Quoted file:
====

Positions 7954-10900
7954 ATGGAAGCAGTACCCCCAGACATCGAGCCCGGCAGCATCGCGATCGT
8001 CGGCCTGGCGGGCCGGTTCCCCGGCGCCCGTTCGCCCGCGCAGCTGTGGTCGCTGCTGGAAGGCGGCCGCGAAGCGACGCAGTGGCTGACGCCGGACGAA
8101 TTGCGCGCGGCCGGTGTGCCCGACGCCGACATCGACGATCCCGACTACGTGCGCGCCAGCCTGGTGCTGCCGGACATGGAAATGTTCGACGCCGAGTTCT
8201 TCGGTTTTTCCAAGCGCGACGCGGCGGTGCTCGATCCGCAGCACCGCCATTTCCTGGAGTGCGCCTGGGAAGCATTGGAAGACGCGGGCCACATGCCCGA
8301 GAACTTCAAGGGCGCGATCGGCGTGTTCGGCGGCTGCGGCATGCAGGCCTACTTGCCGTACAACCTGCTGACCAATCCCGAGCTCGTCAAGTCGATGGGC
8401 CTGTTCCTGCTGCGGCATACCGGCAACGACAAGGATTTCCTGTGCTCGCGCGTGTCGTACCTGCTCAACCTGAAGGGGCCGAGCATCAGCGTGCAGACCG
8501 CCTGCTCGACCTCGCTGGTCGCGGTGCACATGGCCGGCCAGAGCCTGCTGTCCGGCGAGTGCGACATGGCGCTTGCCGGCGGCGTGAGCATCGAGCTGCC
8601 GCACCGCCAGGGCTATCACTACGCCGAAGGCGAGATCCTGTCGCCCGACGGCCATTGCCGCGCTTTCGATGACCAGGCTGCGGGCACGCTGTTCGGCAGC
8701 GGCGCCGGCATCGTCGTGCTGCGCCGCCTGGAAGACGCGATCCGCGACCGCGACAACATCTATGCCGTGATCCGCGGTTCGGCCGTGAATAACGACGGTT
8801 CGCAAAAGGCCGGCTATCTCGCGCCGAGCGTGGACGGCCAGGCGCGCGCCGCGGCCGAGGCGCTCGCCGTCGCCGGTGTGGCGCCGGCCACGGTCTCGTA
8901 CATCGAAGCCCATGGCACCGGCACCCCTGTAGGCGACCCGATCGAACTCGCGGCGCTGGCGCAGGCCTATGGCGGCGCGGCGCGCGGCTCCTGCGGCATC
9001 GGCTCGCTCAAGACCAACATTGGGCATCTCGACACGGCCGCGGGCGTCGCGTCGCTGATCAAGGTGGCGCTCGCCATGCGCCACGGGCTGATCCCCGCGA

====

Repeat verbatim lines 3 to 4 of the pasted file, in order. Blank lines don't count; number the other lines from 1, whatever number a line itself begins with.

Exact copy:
8001 CGGCCTGGCGGGCCGGTTCCCCGGCGCCCGTTCGCCCGCGCAGCTGTGGTCGCTGCTGGAAGGCGGCCGCGAAGCGACGCAGTGGCTGACGCCGGACGAA
8101 TTGCGCGCGGCCGGTGTGCCCGACGCCGACATCGACGATCCCGACTACGTGCGCGCCAGCCTGGTGCTGCCGGACATGGAAATGTTCGACGCCGAGTTCT